Mad as hell, and not prepared to take it any more

Friday’s Global Climate Strike is a chance to shake the complacency of leaders and governments who refuse to take climate change seriously

Greta Thunberg has her say at a rally outside the White House in Washington last week. PHOTO Gulf Today

All governments, knowing that fossil-fuelled economies damage the climate and threaten our future, have pledged to lower carbon emissions. But most have taken no effective action.

Called to account, they respond with evasion, concealment, and downright lies. That applies in Australia, at both federal and state levels, and it’s been the situation since the 1980s. All those years of false dawns and dashed hopes.

It happens because voters allow it to, accepting the narrative that climate change is a second-order issue. But mounting evidence and cranky weather are making people nervous.

Since 2009, the Climate of the Nation survey has been mapping public attitudes around climate. The 2019 survey reveals that around four in five Australians are now seriously bothered about droughts, floods, water shortages and species extinction. Over half of us think there should be a moratorium on new coal mines.

The Bureau of Meteorology reports that in the first eight months of 2019 – with national rainfall the fifth-lowest on record – Australia’s mean temperature was the second highest in 110 years of observations. That is on top of record or near-record warming in each of the past seven years.

Extreme warming from ever-rising emissions is now evident over much of Europe, northern Asia, the Middle East, in oceanic hot zones including off Tasmania’s east coast, and – especially – in the Arctic. Strong warming is helping to drive exceptional floods, droughts, fires and coral bleaching.

Australia’s vulnerability doesn’t seem to register with either major party. Scott Morrison could have chosen to put his weight behind strengthening climate policy when he became prime minister last year, but he didn’t. There’s ample evidence that he takes it about as seriously as tying his shoelaces.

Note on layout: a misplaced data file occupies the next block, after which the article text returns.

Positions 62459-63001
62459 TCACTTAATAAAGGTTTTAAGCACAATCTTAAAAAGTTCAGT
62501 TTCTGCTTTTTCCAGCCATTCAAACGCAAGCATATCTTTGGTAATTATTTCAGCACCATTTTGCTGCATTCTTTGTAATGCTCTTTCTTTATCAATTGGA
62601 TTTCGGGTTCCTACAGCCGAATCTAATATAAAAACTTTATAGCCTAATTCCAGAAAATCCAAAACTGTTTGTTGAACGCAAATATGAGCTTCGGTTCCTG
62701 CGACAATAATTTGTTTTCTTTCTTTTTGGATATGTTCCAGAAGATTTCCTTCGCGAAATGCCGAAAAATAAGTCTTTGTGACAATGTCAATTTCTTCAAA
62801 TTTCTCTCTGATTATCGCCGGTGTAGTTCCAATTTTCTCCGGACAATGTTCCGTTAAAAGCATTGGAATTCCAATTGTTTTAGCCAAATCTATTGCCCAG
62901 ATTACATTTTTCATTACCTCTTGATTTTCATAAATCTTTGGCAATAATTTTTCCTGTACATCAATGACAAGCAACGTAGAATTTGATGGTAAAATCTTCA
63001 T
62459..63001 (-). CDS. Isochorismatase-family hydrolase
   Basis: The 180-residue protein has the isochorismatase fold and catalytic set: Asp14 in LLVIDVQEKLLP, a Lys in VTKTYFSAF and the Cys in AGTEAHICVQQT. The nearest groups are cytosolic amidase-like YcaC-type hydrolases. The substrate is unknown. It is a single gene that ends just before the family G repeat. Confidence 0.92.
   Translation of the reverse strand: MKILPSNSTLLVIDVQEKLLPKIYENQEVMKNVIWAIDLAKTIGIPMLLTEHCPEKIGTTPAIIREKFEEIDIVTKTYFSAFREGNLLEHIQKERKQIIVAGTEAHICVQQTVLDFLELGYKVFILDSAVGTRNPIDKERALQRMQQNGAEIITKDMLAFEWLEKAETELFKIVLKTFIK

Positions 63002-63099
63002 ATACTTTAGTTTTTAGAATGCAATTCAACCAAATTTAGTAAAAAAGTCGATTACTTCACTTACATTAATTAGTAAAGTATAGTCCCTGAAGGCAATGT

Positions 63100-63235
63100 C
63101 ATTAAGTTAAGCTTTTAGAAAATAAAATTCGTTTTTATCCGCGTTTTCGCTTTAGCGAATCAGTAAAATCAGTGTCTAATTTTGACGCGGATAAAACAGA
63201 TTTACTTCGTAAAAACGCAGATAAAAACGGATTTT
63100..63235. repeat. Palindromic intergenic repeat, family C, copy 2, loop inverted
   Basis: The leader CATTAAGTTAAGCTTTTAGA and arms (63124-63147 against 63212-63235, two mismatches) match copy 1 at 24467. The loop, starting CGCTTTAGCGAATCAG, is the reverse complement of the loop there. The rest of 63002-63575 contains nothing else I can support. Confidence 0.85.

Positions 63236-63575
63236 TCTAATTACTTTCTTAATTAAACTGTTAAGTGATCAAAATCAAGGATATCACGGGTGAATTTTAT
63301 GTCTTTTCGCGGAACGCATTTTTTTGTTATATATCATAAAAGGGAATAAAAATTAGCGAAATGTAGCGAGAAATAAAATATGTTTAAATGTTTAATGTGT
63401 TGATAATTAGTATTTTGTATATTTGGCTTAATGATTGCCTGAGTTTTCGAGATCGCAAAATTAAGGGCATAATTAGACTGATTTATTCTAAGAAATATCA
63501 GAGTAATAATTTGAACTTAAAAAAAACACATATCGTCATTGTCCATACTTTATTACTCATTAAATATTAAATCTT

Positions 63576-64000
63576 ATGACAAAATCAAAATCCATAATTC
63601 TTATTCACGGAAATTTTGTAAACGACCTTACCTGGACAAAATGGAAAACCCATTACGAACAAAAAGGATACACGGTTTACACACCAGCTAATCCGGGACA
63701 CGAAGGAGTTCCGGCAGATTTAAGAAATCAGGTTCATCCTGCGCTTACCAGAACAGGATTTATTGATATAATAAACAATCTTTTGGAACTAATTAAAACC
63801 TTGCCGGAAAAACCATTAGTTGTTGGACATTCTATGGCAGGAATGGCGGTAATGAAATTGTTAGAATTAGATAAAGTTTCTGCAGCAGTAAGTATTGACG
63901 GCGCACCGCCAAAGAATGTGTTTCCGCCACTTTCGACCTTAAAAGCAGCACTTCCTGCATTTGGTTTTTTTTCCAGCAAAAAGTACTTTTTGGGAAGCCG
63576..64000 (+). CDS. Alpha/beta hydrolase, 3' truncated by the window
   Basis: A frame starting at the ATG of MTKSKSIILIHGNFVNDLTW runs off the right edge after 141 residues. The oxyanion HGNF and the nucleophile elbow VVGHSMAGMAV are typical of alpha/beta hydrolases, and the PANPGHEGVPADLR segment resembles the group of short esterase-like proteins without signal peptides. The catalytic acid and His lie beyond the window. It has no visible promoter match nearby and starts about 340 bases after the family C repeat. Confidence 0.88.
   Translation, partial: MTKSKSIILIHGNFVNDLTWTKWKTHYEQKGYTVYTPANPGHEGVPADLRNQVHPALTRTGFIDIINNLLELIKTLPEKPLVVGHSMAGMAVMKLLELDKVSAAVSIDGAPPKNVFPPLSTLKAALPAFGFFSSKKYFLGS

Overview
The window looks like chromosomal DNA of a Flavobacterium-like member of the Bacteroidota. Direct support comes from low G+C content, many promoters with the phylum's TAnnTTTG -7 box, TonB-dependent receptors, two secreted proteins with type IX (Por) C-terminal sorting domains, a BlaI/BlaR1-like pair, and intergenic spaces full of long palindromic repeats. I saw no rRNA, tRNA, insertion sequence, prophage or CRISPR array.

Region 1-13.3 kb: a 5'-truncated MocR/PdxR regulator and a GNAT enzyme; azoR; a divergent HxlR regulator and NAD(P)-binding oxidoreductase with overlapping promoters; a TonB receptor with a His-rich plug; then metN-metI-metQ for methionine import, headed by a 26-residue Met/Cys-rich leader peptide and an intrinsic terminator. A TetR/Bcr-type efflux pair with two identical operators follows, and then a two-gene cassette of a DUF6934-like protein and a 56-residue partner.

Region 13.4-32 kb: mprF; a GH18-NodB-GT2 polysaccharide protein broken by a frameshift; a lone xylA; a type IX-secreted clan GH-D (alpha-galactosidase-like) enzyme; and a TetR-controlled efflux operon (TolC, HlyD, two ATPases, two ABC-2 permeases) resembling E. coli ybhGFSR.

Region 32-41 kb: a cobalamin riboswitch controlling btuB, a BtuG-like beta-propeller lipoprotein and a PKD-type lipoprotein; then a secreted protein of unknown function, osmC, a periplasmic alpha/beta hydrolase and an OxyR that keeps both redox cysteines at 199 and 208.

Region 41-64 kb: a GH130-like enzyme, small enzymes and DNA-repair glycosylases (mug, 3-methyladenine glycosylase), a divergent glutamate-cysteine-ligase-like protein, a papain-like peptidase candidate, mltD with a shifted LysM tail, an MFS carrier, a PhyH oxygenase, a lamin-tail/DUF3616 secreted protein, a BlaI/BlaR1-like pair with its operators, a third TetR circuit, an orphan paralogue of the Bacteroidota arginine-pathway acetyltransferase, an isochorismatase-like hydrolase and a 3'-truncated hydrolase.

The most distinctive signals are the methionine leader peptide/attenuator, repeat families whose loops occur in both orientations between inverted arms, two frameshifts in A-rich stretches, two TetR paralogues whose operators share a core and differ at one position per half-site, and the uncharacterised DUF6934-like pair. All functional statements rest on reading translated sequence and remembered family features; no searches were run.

Tony Abbott’s “axe the tax” campaign saw Labor opt for bipartisanship over effective policy. Now many in the party think Bill Shorten’s 2030 target to cut emissions by 45 per cent is too hard.

It has been said many times before that we’re at a crossroads, but we’ve been stuck there for years while governments fiddle with things they deem more important. In truth our country is doing next to nothing, either to mitigate the danger or to deal with it when it arrives.

Every country faces the same confronting future, and authorities everywhere need all the help their people can give them. If the federal government could only muster the courage to change tack, it would get plenty of public support in the huge task facing us all.

Instead we are confronted with the vitriol that passes for question time when parliament is sitting, or snappy, five-second attacks on opponents that we dignify with the title “press conference”. It seems an age since we had leaders able to rise above name-calling and point-scoring.

Instead of substantive policy development and debate we get populist posturing, scapegoating and trivialising of important issues. Chicanery around party donations and secretive dealings with the wealthy and privileged tell us our political class has abandoned public service for its own gain.

We need a mature debate about what climate change means for our nation. And we desperately need governments to prioritise communities and their well-being ahead of the individual hip pocket.

Those masters need to be persuaded that sticking with today’s mindsets and misdeeds spells electoral doom, and that can only happen if a big proportion of the electorate delivers a powerful signal of disapproval.

For an hour or two on Friday Australians are being asked to put other business aside and focus on the state of the planet. The Global Climate Strike grew out of a 2018 strike action by Australian students that drew inspiration from the solitary protest of a Swedish schoolgirl, Greta Thunberg.

Next Monday Thunberg will deliver her message to the world at the UN Climate Summit in New York. As it happens Scott Morrison will be in the US next week. He could join other leaders to hear what she and others say, but when Thunberg speaks he’ll be in Washington to dine with Donald Trump.

In reach and participation, Friday’s event will be huge. Past environmental and anti-war protests have focused on regional or national issues, but this is for everyone, everywhere. At thousands of venues in countries around the world, millions of people will be making their presence felt.

Governments may be in denial about the climate, but they can count. A big turnout on Friday will have an impact. It will bring more to the next rally and more again after that, until governments everywhere feel the heat like the rest of us. That’s democracy at work.

• TASMANIA is hosting four public rallies for the Global Climate Strike, starting at noon on Friday in Hobart’s Parliament Lawns, Launceston Town Hall, Devonport’s Providore Place and Cow Park, Wynyard. Elsewhere you can do as Greta did: take your placard to a public place and stay a while.

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